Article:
As a cisgender woman, I cannot speak for the experiences of transgender people, but I can be an ally, and I can listen. The upcoming workshop “Creating a Transgender-Affirmative Campus: Pronouns, Bathrooms, and Beyond” provides the opportunity to support transgender people in our community by learning our roles in supporting a transgender-affirmative campus. I asked Alexis Weiss (she/they), a co-presenter of the workshop, for insight into what to expect, how to move forward when someone lacks understanding, and tools to inform ourselves.
Weiss (she/they), reference and instruction librarian for Theology at the William H. Hannon Library, describes what the LMU community can gain from joining the “Creating a Transgender-Affirmative Campus: Pronouns, Bathrooms, and Beyond” workshop on Jan. 19, 2022, at 2 p.m. PST.
Weiss writes: “First, I think they should take away a greater sense of understanding changing terminology. Language changes and as trans people become a common part of everyday life it is important to understand how our words can have an impact. Second, I hope they will better understand the trans experience: What we commonly go through in transition (though all transitions are different), the obstacles, stigmas, and prejudices we face in our daily lives, and the impact that these have on our lives and well-being. Finally, I hope they will walk away with some tools to consider in how they approach and work with trans colleagues and students and how they might play a part in creating a more trans-inclusive community.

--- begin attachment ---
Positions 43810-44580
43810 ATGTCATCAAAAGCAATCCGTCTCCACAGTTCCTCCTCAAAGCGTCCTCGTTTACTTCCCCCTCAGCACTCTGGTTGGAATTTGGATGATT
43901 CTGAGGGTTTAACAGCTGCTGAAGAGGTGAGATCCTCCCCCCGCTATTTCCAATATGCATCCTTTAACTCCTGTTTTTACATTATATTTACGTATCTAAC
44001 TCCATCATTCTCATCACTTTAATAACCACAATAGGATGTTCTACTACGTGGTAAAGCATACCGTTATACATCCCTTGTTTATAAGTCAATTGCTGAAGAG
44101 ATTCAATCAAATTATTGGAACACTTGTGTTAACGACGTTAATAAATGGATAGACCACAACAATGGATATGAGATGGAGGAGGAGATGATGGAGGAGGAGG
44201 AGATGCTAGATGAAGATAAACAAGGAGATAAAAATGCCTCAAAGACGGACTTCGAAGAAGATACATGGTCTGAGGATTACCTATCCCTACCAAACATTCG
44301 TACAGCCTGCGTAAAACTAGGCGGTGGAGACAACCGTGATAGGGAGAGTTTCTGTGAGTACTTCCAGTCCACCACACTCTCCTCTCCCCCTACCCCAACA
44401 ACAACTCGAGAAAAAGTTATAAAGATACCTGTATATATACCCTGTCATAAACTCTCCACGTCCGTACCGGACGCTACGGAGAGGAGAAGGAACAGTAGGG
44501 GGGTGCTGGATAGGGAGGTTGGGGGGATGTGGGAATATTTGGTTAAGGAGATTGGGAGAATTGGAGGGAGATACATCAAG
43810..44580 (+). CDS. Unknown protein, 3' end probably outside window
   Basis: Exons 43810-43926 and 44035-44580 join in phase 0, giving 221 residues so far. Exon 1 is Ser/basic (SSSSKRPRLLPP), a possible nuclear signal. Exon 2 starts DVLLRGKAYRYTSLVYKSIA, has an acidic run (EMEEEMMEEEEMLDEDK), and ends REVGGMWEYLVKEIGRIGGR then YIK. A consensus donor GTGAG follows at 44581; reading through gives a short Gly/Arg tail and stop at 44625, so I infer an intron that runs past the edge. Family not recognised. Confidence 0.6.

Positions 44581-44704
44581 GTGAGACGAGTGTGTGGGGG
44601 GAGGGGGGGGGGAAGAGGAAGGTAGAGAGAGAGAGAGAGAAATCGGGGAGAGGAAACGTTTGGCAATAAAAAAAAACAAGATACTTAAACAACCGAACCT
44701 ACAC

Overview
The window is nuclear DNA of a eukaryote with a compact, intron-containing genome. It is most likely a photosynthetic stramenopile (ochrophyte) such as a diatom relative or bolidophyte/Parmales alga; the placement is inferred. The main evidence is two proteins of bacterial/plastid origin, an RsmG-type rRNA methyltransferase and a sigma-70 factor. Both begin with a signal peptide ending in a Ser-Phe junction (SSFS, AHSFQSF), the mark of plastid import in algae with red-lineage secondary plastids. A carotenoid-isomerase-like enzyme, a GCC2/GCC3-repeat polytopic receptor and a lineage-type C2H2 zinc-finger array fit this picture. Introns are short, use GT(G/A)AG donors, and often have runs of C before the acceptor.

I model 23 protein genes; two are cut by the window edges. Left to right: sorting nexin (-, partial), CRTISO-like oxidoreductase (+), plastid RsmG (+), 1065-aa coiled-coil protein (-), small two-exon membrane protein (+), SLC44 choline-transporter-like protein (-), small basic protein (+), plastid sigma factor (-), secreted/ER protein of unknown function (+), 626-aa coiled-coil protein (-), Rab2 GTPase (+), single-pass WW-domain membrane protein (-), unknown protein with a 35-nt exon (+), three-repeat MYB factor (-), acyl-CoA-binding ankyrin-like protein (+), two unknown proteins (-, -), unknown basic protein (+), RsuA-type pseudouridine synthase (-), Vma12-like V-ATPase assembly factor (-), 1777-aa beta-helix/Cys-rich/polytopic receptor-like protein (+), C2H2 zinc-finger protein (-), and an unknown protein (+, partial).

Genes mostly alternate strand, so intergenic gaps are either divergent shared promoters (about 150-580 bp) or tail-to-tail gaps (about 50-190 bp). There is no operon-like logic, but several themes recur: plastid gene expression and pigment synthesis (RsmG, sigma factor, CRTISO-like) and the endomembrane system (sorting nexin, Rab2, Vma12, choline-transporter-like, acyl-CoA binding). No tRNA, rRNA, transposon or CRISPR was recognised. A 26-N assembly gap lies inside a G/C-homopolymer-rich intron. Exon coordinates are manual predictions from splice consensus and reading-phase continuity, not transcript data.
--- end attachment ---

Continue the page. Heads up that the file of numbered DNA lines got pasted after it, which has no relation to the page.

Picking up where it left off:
“I think that when someone lacks understanding, but genuinely wants to understand, it is up to all of us to do what we do best: to educate and to converse with compassion and patience. Many people simply lack understanding about the lived realities of transgender people and offering people the ability to learn and grow, to become allies and coconspirators rather than antagonists, is essential.
“Looking beyond this workshop, there is so much information out there: books, documentaries, information online, academic writing. I will also shamelessly plug the Hannon Library’s upcoming DEIA LibGuide that has an entire page on anti-transmisia full of sources (here’s a peek: https://libguides.lmu.edu/DEIA/Anti-Transmisia). Seek it out, but seek it from the voices and experiences of actual trans people rather than let others speak for us. Then, maybe volunteer, become an advocate, work side by side with trans people to create a more inclusive space for all – learn by doing.”
By Linda Rivera (she/her), Administrative Specialist for Diversity, Equity, and Inclusion